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Despite the thousands of independent stations online, Chancellor Media Corp. is banking on its considerable muscle as a radio consolidator to take Internet radio to the next level.

Chancellor Media Corp. rolls out six branded Web sites March 15. The initial test market for the new division, dubbed AM/FM Interactive, is Philadelphia, where Chancellor owns six stations.

The media company's new-media division spent the past three years trying to figure out how to leverage its broadcast assets in an increasingly online world. Along with the decision to extend its reach online comes the benefit of getting closer to the consumer.

Through online dialogue, the radio station can compile a database of listeners.

"One thing radio has not done well in the past is putting a name and a face on the listening audience," said Chuck Armstrong, senior VP-entertainment and new media for Chancellor.

He quickly added that Chancellor would not share information with other marketers but rather treat it as a "covenant" to learn more about its customers.


"We're not changing the radio advertising model," said Mr. Armstrong. "We're enhancing the [programming] experience."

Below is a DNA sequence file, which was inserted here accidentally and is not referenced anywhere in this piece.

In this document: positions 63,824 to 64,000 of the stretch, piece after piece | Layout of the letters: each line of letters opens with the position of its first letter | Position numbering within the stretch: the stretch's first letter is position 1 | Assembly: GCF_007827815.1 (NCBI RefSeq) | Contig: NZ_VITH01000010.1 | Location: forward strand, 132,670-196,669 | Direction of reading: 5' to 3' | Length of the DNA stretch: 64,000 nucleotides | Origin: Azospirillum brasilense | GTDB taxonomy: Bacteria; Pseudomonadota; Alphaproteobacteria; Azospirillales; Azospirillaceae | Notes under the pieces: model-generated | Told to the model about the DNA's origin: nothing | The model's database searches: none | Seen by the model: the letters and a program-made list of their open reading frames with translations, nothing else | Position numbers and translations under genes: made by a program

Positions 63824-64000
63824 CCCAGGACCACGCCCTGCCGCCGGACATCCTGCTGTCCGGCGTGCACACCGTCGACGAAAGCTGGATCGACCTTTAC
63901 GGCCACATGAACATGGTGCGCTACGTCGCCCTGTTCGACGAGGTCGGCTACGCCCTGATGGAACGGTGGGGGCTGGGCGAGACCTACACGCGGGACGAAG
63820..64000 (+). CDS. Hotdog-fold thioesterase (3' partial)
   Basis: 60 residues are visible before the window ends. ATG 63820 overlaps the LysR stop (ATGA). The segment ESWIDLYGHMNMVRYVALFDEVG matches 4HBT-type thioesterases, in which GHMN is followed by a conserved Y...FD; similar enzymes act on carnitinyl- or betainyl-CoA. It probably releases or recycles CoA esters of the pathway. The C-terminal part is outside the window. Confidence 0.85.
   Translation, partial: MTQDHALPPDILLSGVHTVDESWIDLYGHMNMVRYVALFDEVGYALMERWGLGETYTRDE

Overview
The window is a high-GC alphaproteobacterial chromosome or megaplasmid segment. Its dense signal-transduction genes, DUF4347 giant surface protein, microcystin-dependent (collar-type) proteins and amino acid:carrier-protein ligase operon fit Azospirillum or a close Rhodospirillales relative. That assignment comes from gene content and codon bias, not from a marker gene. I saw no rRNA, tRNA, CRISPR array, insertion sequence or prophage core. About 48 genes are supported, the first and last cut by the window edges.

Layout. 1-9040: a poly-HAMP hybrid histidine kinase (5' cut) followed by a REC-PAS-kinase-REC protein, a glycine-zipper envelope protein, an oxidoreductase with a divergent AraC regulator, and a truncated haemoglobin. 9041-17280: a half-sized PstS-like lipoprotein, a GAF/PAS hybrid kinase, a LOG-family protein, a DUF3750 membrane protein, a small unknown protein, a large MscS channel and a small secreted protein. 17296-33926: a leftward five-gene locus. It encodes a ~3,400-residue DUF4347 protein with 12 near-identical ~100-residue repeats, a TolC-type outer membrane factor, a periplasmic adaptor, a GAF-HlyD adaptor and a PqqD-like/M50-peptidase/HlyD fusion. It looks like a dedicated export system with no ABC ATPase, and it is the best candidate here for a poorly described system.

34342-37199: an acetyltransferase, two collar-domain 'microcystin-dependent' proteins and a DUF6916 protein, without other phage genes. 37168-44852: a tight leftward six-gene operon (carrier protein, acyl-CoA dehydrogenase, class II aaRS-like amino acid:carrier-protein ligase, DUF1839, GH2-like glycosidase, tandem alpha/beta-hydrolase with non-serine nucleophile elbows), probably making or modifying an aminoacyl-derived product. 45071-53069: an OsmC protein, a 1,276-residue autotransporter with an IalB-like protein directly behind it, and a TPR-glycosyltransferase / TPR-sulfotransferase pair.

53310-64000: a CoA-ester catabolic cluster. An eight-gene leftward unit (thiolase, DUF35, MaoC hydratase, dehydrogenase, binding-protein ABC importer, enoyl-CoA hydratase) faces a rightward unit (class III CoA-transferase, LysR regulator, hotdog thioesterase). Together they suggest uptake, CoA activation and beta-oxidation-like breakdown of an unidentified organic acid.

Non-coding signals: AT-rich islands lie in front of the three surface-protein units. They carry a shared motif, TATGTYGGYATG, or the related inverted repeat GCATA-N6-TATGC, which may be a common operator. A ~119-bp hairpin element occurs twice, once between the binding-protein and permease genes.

That may be true initially, but a revenue model that makes sense once all the kinks are ironed out in the test-market phase will be electronic commerce.

The initial strategy is to create Web sites as a marketing presence for individual stations. Chancellor is partnering with Cyber Dialogue, a Web-based database management company and marketing consultant.

"Radio is an ideal channel to cross-promote to drive traffic to a Web site," said Peter Clemente, VP at Cyber Dialogue and an Internet industry analyst.

At this point, there are no plans for a national Chancellor site.

"There'll be as many Web sites as there are radio stations," said Mr. Armstrong. "Each radio station is a miniportal. Our space in the Web world will be as a local on-ramp."

He said if in the future it makes sense to go national, he would do that.


The number of online consumers who have listened to radio stations over the Internet in the past six months jumped 50%, hitting 27% in January, according to the just-released "Arbitron/Edison Media Research Internet Study II: Radio & E-Commerce." It is the second phase of a study from Arbitron New Media, a division of Arbitron Co., and Edison Media Research.


Information appears to be a key driver of visits to radio stations' Web sites, whether it's concerts or details on song titles and artists, although e-commerce is also a factor.

Fifty-three percent of respondents said they'd be somewhat likely to go to a radio station's Web site for more information on an advertised product, while 31% said they'd be very likely to go to its Web site for more information.

The study was conducted by telephone with 1,350 "diarykeepers" who report their listening habits for Arbitron.

In addition, radio represents the medium least likely to be displaced by the Internet, according to another study -- Cyber Dialogue's "American Internet User Survey," published in December.

Mr. Armstrong said the long-term financial benefit for Chancellor will likely be e-commerce, such as offering the ability to customize a compact disc in real

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